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The Body of GodAn Emperor's Palace for Krishna in Eighth Century Kanchipuram$
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D. Dennis Hudson

Print publication date: 2008

Print ISBN-13: 9780195369229

Published to Oxford Scholarship Online: September 2008

DOI: 10.1093/acprof:oso/9780195369229.001.0001

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 The Emperor's Career Portrayed on the Prakara Wall

 The Emperor's Career Portrayed on the Prakara Wall

Chapter:
(p.57) 4 The Emperor's Career Portrayed on the Prakara Wall
Source:
The Body of God
Author(s):

D. Dennis Hudson

Publisher:
Oxford University Press
DOI:10.1093/acprof:oso/9780195369229.003.0006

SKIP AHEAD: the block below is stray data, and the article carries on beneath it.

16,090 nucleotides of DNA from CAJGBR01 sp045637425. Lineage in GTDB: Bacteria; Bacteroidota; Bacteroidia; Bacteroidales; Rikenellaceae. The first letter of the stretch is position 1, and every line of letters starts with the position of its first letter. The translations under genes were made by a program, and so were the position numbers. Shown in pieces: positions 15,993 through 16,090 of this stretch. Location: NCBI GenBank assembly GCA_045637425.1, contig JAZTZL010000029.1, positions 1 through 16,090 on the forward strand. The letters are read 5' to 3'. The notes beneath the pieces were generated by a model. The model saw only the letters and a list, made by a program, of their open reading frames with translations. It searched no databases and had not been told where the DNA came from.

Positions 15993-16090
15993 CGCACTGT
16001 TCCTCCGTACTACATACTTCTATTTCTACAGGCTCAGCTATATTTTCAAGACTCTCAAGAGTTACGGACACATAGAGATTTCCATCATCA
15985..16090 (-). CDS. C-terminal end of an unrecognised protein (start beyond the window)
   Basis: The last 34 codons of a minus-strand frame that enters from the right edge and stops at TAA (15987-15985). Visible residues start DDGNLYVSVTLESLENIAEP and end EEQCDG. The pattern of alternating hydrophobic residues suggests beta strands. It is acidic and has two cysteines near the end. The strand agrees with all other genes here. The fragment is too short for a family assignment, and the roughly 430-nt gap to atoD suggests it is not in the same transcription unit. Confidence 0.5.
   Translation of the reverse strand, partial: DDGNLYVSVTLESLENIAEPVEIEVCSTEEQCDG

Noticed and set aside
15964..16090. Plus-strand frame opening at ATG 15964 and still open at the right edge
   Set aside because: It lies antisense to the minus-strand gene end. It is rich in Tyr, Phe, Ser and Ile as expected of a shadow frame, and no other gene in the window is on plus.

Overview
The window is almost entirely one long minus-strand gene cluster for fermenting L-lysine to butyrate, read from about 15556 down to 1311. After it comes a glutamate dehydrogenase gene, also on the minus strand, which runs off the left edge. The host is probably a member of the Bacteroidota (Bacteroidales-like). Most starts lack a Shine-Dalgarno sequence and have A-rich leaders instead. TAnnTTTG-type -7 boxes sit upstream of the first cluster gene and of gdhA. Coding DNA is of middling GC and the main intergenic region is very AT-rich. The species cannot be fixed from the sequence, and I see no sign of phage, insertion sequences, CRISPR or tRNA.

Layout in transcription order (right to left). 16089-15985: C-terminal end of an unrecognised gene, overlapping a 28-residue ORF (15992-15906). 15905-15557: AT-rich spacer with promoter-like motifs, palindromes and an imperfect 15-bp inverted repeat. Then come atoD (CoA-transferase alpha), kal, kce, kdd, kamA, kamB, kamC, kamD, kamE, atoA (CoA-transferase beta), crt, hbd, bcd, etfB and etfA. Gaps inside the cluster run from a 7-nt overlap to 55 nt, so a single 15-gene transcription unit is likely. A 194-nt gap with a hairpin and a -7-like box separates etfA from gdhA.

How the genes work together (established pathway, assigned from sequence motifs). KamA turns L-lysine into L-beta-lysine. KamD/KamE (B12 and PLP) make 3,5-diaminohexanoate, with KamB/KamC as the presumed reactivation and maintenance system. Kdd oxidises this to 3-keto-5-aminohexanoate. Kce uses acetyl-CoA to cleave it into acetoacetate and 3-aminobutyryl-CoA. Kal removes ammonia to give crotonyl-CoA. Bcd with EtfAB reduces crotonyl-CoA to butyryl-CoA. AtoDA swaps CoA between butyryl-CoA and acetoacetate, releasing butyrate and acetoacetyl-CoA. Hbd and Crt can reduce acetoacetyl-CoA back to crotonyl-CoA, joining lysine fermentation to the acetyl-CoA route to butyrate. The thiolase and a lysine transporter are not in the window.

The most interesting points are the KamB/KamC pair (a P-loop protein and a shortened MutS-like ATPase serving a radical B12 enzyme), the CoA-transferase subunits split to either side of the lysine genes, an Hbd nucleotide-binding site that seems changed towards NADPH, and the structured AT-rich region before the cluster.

Since the 6th century, the Pallava kingdom (capital: Kanchipuram) had been ruled by Bhagavatas, worshiping Vishnu/Krishna. In about 731, however, the last of a short dynasty of Shaiva rulers died without a clear heir. His father was the great Rajasimha, who built the Rajasimeshvara temple dedicated to Shiva on the east side of the city. In 731 the notables of the city were determined to install a “pure” Pallava, a devotee of Krishna. They found their candidate some distance away—it is here argued he was the youngest son of Hiranya, a ruler in Cambodia, whose lineage was founded by Bhima, of pure Pallava lineage. He was consecreated in Kanchipuram as Nandivarman Pallavamalla. The chapter discusses the military, political, and religious dimensions of his accession to the throne and subsequent career. A series of sculptures on the inside of the prakara wall is the main source.

Keywords:   Rajasimha, Rajasimeshvara temple, Cambodia, Pallava lineage, Nandivarman's career, prakara

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